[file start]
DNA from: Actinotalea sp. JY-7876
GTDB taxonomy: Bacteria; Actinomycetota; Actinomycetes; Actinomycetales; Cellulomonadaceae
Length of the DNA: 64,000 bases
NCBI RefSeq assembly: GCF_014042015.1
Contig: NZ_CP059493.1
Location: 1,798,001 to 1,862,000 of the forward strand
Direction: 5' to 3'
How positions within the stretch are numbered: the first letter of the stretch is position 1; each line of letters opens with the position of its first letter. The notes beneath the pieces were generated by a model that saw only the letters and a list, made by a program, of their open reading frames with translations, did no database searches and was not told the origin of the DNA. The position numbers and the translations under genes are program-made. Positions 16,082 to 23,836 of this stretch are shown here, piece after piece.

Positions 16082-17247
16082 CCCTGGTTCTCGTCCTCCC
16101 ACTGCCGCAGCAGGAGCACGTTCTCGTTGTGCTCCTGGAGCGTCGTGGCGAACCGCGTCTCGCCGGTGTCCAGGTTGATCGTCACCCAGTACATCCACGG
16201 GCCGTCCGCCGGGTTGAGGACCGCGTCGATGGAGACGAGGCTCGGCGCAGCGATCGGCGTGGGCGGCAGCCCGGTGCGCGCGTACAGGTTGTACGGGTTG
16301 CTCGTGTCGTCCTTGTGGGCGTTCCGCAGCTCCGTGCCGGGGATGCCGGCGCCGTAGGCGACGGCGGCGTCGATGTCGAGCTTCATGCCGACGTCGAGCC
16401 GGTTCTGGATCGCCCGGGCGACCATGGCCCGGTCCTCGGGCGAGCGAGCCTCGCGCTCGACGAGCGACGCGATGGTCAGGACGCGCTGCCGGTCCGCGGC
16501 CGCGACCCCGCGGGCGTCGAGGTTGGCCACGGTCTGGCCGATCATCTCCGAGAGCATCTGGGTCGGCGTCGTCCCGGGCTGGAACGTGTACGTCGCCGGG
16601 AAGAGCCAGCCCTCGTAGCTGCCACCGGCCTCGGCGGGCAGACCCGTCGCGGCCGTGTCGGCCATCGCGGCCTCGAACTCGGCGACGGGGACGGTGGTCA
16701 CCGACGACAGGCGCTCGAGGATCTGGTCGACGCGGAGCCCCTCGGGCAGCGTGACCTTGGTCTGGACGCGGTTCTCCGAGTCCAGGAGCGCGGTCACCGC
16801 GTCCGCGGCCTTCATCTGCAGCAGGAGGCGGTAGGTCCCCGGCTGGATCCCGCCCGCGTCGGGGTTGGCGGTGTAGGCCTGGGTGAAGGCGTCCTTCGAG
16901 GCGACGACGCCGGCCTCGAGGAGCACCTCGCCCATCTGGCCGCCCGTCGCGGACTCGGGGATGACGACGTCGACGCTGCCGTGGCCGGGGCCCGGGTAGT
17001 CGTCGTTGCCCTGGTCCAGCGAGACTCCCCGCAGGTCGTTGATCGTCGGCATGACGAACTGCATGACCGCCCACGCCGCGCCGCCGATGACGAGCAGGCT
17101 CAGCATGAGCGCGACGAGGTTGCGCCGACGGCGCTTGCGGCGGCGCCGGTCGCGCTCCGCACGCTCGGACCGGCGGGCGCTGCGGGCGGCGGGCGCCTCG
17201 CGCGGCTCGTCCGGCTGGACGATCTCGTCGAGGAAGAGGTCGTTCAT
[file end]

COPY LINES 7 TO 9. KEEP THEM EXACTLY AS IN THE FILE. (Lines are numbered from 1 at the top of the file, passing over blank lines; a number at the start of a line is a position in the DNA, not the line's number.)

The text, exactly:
Direction: 5' to 3'
How positions within the stretch are numbered: the first letter of the stretch is position 1; each line of letters opens with the position of its first letter. The notes beneath the pieces were generated by a model that saw only the letters and a list, made by a program, of their open reading frames with translations, did no database searches and was not told the origin of the DNA. The position numbers and the translations under genes are program-made. Positions 16,082 to 23,836 of this stretch are shown here, piece after piece.

Positions 16082-17247